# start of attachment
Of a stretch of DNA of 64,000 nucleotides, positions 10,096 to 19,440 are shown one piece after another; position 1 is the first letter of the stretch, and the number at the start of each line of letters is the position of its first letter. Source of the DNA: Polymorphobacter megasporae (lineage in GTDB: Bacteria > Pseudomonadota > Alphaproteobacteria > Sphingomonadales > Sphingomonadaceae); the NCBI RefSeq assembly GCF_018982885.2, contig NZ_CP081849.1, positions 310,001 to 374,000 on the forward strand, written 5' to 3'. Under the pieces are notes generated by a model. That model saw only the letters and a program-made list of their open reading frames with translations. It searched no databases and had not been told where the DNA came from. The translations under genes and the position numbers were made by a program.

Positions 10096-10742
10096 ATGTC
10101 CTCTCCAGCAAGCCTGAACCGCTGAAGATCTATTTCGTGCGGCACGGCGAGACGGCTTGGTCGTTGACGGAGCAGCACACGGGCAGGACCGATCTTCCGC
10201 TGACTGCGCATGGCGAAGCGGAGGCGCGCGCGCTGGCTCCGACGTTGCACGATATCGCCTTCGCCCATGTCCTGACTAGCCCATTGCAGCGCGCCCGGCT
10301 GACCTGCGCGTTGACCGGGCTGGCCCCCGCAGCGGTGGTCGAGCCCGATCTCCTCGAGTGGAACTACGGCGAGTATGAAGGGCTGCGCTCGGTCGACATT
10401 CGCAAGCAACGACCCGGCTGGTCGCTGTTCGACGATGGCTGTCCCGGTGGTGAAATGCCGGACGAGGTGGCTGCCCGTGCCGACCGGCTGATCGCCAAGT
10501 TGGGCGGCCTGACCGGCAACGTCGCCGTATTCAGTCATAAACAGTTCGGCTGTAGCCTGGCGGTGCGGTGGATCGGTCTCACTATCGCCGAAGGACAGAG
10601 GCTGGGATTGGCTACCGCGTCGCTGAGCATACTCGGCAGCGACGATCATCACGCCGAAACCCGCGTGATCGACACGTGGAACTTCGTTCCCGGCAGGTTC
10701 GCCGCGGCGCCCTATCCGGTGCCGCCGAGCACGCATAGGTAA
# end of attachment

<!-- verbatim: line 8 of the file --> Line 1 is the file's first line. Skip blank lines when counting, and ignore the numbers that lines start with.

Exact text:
10501 TGGGCGGCCTGACCGGCAACGTCGCCGTATTCAGTCATAAACAGTTCGGCTGTAGCCTGGCGGTGCGGTGGATCGGTCTCACTATCGCCGAAGGACAGAG